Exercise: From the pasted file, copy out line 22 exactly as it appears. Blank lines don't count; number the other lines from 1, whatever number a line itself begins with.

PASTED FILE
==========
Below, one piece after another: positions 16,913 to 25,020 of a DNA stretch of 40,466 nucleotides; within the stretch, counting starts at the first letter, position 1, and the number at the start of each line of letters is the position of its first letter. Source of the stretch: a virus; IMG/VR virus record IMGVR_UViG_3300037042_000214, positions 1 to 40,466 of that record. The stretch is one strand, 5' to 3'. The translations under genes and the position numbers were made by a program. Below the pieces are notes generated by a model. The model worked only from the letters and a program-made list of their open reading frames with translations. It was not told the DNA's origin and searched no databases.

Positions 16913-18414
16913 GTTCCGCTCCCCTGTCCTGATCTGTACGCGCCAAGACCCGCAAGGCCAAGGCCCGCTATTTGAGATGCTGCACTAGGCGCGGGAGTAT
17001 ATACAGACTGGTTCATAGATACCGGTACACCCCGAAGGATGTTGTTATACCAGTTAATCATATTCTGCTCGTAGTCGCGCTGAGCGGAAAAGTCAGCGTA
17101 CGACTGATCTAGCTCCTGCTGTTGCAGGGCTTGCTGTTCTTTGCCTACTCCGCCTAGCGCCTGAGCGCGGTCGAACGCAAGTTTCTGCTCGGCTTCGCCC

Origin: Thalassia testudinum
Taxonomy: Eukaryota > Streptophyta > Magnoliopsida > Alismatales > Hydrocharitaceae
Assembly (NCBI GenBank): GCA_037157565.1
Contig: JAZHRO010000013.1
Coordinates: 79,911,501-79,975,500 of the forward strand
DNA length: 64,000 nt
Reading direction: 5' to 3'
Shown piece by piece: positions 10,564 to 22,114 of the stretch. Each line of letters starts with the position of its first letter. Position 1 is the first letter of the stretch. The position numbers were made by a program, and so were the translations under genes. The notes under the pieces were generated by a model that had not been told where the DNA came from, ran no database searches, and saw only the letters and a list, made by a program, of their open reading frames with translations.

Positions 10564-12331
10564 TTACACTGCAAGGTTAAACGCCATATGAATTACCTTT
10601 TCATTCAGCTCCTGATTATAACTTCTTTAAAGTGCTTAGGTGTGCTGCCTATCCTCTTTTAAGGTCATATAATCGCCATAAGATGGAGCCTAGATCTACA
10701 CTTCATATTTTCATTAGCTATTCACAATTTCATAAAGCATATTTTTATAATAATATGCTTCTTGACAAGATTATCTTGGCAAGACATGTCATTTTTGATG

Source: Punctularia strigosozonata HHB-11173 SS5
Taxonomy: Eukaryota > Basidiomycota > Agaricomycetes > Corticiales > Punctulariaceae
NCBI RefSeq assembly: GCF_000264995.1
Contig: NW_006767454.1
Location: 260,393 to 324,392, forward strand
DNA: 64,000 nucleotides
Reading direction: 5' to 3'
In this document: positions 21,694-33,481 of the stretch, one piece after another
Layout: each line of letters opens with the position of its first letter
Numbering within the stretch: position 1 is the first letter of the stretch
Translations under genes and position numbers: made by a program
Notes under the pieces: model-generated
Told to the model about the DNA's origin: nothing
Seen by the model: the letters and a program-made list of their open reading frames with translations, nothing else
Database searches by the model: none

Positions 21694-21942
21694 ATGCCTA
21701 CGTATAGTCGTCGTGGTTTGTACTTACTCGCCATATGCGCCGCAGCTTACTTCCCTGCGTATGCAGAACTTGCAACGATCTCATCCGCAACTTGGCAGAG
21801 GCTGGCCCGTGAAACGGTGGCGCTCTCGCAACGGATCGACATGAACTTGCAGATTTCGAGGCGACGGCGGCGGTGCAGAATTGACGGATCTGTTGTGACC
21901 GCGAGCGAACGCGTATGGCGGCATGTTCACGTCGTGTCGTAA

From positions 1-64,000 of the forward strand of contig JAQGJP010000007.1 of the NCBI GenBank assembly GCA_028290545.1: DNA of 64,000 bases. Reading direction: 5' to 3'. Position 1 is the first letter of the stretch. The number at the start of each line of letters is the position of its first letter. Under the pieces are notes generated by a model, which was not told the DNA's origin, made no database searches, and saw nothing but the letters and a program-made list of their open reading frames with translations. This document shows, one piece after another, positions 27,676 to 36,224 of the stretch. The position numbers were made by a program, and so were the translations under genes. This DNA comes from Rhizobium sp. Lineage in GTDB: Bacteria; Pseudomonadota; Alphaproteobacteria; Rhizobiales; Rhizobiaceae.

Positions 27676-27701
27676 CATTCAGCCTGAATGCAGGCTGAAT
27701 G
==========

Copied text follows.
Location: 260,393 to 324,392, forward strand